Regulators have taken action against two more lenders in their efforts to curb alleged “loan churning” practices of VA home loans that harm military and veteran borrowers.

Ginnie Mae, a government corporation that oversees the process for ensuring the success of the government’s mortgage-backed securities guarantee, has restricted Freedom Mortgage Corporation and SunWest Mortgage Company, Inc. from Ginnie Mae’s main securities programs, according to a Ginnie Mae announcement.

The companies still can sell their VA-backed loans into Ginnie Mae custom pools, but they won’t be able to place them into pools with other lenders. That likely means terms on their loans won’t be as good for borrowers.

Their restriction is effective July 1 and concludes in January, assuming they demonstrate that pre-payment speeds of loans are “substantially more in-line” with others in the industry, and that they can sustain the improved performance, according to the Ginnie Mae announcement.

Freedom Mortgage “stands firmly against the practice of loan churning and is committed to acting in the best interests of our nation’s veterans,” said Stanley Middleman, CEO of Freedom Mortgage, in a statement. He noted the company welcomes the increased transparency and has been “working closely and cooperatively with [Ginnie Mae] to make sure that Freedom’s prepay speeds are in line with other market participants.”

Officials at SunWest did not immediately respond to requests for comment.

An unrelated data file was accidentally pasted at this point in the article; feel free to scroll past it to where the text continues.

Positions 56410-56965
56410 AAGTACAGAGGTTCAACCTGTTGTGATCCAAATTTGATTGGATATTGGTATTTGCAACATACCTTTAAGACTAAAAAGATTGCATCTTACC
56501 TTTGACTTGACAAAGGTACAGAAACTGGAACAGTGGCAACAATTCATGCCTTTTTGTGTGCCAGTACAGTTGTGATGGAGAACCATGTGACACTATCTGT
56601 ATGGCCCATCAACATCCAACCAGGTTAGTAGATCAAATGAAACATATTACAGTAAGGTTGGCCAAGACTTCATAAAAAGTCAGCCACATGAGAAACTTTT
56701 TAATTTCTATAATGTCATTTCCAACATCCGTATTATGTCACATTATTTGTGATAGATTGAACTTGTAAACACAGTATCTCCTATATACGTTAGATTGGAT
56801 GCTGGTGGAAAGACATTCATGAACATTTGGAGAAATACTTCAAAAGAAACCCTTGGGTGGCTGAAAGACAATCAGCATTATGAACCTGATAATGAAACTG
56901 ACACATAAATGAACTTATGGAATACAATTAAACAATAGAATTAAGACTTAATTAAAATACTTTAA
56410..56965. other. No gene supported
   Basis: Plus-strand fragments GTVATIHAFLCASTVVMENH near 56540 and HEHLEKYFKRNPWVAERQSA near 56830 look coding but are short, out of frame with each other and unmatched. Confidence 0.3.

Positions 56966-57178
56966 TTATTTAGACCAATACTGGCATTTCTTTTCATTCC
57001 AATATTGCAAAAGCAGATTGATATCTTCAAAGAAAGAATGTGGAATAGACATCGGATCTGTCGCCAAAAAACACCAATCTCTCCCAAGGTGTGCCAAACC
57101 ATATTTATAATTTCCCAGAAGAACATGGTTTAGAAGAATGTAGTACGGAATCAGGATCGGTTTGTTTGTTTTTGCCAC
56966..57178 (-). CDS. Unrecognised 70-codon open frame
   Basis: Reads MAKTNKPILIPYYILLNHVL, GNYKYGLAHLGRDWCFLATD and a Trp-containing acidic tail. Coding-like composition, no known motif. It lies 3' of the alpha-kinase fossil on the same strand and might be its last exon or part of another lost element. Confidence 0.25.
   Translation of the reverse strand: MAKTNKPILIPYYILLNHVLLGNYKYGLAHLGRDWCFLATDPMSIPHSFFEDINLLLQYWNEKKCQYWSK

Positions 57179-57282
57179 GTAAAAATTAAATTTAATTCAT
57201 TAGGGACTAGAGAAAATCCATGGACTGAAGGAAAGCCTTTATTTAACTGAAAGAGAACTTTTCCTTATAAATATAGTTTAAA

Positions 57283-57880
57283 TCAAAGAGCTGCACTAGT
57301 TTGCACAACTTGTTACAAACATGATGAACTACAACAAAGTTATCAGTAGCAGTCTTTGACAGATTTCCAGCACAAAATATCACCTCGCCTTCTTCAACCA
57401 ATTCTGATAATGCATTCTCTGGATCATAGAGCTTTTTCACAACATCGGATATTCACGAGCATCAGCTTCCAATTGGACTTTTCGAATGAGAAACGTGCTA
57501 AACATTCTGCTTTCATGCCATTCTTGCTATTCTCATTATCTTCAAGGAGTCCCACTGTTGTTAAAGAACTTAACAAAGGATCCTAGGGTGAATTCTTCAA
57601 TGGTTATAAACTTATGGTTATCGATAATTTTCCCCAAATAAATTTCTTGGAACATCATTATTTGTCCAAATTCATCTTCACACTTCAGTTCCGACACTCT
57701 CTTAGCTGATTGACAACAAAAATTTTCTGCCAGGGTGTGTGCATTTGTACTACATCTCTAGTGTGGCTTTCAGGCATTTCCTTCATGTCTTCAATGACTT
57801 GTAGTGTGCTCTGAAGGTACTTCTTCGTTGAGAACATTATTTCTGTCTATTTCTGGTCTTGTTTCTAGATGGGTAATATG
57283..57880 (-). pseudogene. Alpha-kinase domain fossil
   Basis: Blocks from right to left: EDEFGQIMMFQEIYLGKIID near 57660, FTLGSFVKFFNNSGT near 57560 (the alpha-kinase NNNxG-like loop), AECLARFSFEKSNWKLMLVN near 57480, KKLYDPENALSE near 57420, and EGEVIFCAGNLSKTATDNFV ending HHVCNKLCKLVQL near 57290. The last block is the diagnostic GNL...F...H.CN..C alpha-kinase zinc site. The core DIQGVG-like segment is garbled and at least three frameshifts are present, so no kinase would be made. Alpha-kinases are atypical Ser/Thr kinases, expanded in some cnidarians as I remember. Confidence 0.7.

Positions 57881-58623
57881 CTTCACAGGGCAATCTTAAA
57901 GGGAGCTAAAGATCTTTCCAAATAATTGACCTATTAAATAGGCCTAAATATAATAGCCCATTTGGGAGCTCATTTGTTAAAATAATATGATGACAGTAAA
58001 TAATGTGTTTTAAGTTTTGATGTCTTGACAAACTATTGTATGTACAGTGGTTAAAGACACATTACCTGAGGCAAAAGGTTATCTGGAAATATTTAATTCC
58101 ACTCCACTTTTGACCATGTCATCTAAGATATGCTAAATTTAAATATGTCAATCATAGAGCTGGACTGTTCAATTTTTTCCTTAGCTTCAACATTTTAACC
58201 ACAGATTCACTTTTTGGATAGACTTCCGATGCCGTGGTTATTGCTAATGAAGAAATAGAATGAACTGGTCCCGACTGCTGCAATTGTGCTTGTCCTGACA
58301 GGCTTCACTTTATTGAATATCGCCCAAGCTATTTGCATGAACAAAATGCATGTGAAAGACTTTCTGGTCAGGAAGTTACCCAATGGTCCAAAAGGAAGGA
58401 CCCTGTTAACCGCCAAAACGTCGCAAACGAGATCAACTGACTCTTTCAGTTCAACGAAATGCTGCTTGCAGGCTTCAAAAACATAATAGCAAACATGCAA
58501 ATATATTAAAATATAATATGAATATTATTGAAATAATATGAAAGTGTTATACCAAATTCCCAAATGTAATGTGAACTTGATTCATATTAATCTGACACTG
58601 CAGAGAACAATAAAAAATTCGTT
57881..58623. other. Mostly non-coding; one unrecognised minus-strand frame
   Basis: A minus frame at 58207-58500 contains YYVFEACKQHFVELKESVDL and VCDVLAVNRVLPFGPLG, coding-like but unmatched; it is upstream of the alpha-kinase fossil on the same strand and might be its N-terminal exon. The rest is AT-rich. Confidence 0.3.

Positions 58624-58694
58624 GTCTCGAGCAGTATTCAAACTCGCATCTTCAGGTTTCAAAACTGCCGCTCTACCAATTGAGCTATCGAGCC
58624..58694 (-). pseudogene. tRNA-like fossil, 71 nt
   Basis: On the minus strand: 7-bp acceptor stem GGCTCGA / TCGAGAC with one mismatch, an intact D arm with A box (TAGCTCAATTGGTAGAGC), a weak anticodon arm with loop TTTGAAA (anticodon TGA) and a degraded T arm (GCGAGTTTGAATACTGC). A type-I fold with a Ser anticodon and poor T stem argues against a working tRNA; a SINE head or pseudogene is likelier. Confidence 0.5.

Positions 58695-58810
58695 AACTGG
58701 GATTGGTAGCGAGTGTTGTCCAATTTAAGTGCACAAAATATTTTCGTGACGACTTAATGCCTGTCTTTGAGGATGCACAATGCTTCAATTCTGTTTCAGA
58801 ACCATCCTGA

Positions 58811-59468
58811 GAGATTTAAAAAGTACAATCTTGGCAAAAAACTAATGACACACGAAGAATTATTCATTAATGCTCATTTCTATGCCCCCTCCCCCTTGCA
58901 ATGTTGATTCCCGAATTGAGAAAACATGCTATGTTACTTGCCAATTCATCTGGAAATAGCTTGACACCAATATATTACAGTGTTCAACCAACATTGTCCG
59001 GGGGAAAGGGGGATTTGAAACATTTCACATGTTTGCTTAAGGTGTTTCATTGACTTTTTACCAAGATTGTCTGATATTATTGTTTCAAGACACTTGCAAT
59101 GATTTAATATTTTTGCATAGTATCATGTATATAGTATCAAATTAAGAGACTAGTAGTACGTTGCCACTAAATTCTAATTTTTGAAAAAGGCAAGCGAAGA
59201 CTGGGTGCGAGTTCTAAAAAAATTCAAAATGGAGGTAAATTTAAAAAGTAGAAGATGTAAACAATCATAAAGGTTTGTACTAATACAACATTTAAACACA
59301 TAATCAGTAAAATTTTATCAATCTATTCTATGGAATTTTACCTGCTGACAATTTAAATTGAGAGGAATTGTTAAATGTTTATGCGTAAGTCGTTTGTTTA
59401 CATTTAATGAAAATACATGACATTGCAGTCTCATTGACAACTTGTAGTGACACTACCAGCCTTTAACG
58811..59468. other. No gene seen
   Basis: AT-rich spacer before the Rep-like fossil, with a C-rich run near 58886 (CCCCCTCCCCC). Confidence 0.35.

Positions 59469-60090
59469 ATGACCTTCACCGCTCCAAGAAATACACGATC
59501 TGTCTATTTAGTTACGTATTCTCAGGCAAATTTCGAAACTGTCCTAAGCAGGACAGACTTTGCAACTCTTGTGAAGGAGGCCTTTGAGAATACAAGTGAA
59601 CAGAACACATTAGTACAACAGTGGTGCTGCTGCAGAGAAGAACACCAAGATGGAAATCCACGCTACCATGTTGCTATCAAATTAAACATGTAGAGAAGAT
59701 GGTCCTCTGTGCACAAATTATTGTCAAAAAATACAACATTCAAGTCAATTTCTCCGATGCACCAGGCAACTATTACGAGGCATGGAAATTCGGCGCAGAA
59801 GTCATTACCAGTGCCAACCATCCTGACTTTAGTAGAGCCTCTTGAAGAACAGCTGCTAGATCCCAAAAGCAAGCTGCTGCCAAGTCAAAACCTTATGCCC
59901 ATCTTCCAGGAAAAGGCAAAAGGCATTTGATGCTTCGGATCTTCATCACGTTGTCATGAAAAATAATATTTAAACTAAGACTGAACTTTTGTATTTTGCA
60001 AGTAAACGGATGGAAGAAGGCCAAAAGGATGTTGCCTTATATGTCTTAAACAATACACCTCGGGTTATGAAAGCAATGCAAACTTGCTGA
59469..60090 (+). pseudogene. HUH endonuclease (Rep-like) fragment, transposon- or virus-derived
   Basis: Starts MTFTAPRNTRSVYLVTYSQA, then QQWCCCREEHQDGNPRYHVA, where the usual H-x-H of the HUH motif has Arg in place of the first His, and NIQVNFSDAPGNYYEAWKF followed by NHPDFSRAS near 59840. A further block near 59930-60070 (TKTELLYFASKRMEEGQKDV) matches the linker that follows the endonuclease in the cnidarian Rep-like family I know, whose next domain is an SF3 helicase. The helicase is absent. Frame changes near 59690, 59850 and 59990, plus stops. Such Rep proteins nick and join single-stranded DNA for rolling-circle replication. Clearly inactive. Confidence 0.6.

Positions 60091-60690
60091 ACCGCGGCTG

Regulators, veteran advocates and many in the lending industry have expressed concern about the practice of “loan churning,” where veteran borrowers are pushed to refinance their VA loans. These borrowers are targeted with an onslaught of mortgage-refinance solicitations, often shortly after they’ve closed on a home loan. Some borrowers have been convinced to refinance their loan multiple times in a year, often with little or no financial benefit. Fees attached to the deals increase the overall loan amount each time it’s refinanced.

In May, President Donald Trump signed a law that includes provisions to help make sure veterans are getting a tangible financial benefit when they refinance their VA loans. VA has implemented the rules for all applications for VA loan refinance applications on or after May 25.

About 99 percent of VA loans are secured into a Ginnie Mae mortgage-backed security and then sold in the secondary mortgage market with a full faith and credit guaranty from Ginnie Mae, which is also responsible for policing their program to protect against loss.

Ginnie Mae has placed similar restrictions on two other lenders this year. NewDay USA has had a restriction since April 1, and that will end in October if NewDay demonstrates to Ginnie Mae that they have met the requirements.

Nation’s Lending’s previous restriction has been removed.

According to a statement from NewDay USA’s retired Navy Rear Adm. Tom Lynch, co-chairman of the NewDay USA Foundation, NewDay is continuing to make VA loans to the veteran community as well as active-duty members. “The veteran community is typically underserved by the nation’s largest banks and financial institutions. Many of our customers tell us they have been turned away by those very same lenders,” Lynch stated.

NewDay has “made it very clear to Ginnie Mae we do not churn loans and their leadership agreed that NewDay USA does not churn loans,” Lynch stated. He also cited the low delinquency rates of loans in their Ginnie Mae portfolio ― recently 0.75 percent.

NewDay supports stronger measures to end loan churning, similar to its current practices, according to Lynch. They don’t charge loan origination fees on VA loans being refinanced to new VA loans, according to Lynch, and they will only refinance these loans once a year, while making sure borrowers get a tangible benefit from refinancing.